Printmaking-Rubbing

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Dotted prints

The goldsmith uses this process of printmaking to make delicate designs on the jewelry. Criblé plates/dotted print plates were relief printed like woodcuts.

Dotted prints

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1. Intaglio processes

In this method of printmaking, the ink is forced into grooves or cavities on the surface of the matrix. This method is just the opposite of relief printing. It is three-dimensional and is used most extensively in today’s fabric printing industry. This process requires enormous pressure and embossing the wood, metal, plastic, or paper into the incised lines.

Let’s understand all the sub-processes of the intaglio process of printmaking in detail.

Collagraphy

The printing surface is created by gluing various materials and textures like sawdust, sand, carborundum, plastic sheets, sandpaper, ground walnut shells, tarlatan, laces, crushed paper, etc., with a strong adhesive like polyvinyl acetate. The support plate for collagraphy must be thin and strong, and most of the time, a porous material, such as cardboard, is used for that. It is treated with sealer for support. The sealer can be either brushed or sprayed on.

Collagraphy

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Engraving

The design is cut into metal with a graver or burin (a steel rod with a square or lozenge-shaped section). The meta used for this engraving printmaking process is copper, zinc, aluminum, soft iron, steel, and magnesium plates.  The burin is pushed into the metal plate, and the deep engraving is done. The slight burrs created in this process are then cleaned off using a scraper.

Engraving

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Etching

Etching is a process of printmaking in which lines or textures are etched into a metal plate with a variety of acids. Copper, zinc, aluminum, or magnesium plates can be used for this process. Nitric acid, hydrochloric acid, or ferric chloride can be used for the etching process. There are various types of etching like hard-ground etching, soft-ground etching, relief etching, etc., used in the industry to give different kinds of impacts.

Etching

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Mezzotint

Mezzotint is a monochrome printmaking process. It achieves tonality by roughening a metal plate with fine burrs or tiny dots made by a metal tool with small teeth. This tool is known as a “rocker.” This process is often combined with other intaglio techniques like etching and engraving to come up with different types of prints. This method was extensively used in 18th century England for producing portraits and other paintings.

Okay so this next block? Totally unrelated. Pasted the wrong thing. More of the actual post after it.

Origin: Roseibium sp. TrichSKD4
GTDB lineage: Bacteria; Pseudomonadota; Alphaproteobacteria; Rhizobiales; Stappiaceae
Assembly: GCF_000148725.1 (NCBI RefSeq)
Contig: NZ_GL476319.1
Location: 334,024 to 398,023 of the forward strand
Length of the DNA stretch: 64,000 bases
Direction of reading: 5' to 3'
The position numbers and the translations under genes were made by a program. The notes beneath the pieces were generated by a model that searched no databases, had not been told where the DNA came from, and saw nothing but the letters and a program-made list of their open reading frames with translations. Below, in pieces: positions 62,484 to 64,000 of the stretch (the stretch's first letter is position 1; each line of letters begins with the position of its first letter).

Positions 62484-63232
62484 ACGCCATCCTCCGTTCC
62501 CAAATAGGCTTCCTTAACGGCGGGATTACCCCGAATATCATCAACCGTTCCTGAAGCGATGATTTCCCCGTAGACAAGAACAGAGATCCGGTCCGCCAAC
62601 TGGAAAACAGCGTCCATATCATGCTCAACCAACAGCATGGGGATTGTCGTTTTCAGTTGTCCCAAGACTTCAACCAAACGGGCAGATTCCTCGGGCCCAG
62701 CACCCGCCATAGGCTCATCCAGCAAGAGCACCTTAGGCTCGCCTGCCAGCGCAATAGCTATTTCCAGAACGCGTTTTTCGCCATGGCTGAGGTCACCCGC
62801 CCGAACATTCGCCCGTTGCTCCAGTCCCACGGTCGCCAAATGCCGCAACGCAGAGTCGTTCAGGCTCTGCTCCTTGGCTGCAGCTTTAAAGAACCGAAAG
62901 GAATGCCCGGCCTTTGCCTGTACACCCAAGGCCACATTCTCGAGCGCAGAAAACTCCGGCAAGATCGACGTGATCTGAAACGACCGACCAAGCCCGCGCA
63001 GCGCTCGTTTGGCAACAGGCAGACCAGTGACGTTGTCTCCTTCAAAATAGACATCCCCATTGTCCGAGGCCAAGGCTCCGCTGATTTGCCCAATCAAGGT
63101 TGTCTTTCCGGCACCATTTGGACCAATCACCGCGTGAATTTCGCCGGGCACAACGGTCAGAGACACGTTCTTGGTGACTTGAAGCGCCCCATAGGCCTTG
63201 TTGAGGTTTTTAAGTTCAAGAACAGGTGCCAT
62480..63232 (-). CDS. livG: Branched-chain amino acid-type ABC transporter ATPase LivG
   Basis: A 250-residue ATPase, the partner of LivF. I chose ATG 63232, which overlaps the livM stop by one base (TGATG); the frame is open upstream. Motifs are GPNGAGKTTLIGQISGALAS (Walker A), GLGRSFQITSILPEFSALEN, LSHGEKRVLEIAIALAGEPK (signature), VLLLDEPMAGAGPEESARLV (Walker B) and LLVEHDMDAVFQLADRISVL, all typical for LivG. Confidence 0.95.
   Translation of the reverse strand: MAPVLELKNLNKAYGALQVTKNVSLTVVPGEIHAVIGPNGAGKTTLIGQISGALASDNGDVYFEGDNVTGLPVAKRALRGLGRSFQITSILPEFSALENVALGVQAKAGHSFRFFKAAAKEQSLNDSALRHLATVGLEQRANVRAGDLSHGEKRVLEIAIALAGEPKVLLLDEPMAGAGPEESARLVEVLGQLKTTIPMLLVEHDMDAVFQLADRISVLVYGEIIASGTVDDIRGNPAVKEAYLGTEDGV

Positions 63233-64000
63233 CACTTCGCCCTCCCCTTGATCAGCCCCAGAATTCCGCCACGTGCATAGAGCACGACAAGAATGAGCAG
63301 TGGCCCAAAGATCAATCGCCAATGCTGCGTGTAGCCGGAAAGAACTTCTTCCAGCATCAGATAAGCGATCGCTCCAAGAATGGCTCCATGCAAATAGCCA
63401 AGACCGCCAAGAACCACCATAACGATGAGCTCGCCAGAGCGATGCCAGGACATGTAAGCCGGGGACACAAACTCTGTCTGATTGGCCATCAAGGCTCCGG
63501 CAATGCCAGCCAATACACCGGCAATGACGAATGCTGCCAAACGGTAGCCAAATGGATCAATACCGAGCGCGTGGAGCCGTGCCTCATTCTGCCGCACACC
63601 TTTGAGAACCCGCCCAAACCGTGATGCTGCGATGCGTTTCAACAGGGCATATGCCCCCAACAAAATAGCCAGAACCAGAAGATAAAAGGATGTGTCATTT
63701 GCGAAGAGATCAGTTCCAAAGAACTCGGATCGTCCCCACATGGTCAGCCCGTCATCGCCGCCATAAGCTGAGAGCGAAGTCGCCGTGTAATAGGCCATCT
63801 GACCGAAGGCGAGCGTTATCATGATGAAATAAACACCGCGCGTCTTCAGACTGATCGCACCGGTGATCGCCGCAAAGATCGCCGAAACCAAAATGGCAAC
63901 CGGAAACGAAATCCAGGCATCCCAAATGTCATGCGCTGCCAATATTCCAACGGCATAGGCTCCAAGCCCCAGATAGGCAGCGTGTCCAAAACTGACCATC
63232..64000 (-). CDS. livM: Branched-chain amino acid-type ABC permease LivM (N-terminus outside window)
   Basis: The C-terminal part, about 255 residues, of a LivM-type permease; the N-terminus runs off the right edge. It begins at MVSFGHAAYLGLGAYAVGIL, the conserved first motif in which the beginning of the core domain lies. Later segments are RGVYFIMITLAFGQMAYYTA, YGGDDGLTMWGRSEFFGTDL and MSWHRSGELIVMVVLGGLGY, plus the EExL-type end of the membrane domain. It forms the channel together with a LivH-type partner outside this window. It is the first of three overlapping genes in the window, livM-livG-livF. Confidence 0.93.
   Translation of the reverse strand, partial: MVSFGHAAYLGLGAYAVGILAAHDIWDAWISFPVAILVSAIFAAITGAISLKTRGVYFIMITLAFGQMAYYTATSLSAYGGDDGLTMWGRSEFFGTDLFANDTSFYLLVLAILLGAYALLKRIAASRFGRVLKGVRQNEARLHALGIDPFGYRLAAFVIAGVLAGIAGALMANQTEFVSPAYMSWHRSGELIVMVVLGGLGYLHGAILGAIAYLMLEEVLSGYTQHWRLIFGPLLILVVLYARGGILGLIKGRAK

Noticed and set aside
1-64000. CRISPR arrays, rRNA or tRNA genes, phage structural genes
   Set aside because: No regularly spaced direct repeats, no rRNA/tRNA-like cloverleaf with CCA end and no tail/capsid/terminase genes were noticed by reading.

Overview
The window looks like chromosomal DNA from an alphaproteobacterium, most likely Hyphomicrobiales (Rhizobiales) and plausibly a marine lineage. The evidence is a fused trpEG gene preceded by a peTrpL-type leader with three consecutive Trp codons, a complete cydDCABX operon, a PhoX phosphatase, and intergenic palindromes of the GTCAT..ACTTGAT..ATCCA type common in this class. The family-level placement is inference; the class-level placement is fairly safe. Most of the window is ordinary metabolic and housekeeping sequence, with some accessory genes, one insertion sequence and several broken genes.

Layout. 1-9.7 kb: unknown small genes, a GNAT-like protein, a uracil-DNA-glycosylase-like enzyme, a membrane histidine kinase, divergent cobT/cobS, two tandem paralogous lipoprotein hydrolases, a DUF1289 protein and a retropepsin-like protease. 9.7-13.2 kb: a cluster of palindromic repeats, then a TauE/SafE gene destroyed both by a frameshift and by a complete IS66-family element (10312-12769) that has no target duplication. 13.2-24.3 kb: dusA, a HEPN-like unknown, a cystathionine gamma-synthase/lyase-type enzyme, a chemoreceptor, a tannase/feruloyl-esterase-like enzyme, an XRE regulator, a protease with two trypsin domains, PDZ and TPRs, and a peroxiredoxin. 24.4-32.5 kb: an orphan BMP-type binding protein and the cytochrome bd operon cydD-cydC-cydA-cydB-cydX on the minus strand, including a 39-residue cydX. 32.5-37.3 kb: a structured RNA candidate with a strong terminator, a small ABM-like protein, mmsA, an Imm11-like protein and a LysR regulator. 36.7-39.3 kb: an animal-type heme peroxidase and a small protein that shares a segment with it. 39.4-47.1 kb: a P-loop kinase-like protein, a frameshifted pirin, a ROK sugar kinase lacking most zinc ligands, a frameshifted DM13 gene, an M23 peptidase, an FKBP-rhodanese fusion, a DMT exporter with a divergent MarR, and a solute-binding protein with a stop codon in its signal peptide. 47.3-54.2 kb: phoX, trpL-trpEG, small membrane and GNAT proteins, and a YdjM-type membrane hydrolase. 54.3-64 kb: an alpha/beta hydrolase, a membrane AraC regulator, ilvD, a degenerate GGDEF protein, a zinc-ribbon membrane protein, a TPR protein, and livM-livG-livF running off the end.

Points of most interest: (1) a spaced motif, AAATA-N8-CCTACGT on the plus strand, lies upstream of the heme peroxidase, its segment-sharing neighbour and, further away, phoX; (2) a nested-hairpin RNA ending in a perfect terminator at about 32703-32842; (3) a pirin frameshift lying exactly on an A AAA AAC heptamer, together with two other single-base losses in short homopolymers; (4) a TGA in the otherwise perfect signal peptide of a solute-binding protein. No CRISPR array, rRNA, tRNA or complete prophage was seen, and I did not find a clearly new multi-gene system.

Aquatint

The aquatint is an intaglio printmaking technique in which areas of tones are produced instead of lines. Along with the etching intaglio printmaking technique, it produces both lines and shaded tones. Rosin powder is used for dusting the plate, and the porous ground is created using heat techniques. Then acid is poured, making small cavities, and the colored ink sits into those cavities, giving a beautiful kaleidoscope of colors.

2. Surface-printing processes

Surface printing includes those techniques in which the image is printed from the flat surface of metal, stone, plastic, wood, or other types of materials. There are two distinct sub-processes for this type of printmaking.

Planographic

The matrix retains its original surface, but it is specially prepared to allow for the transfer of the image. Lithography, monotyping, and digital techniques use planographic methods of printmaking. Your child’s birthday cake with the picture of his favorite cartoon character might have been made using this technique.

Planographic

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Stencil

As a child, you must have played with stencils. In this type of printmaking, ink, color, pressed paint, or liquid paint is pushed through a prepared screen. Developed in the 20th century, silkscreen is a stencil process used extensively for advertising and display work.

Stencil

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This was the synopsis of the three major techniques of printmaking. However, many other contemporary methods have come up. Since printmaking is used in many industries, including newspapers, magazines, textiles, paper manufacturing, cake making, mugs, and other merchandise printing, etc., new methods are innovated by the workers there.

Conclusion

Printmaking is an exciting part of the garment manufacturing process. It allowed the initial fabric makers to print blocks one after the other and make the fabric colorful and artistic. If you are looking for a fashion merchandiser for all your sourcing needs, you can reach out to Fashinza. It will simplify all your sourcing needs and help you focus on creating the blocks for printmaking.

4 Comments

  • Ashleigh
    Posted March 29, 2022 at 12:05 am

    Wonderful views on that!

  • Sylvia
    Posted April 12, 2022 at 4:32 pm

    I didn’t know that.

  • Marjorie
    Posted April 13, 2022 at 5:17 am

    That’s a great point

  • Warner
    Posted May 18, 2022 at 1:58 am

    I was just telling my friend about that.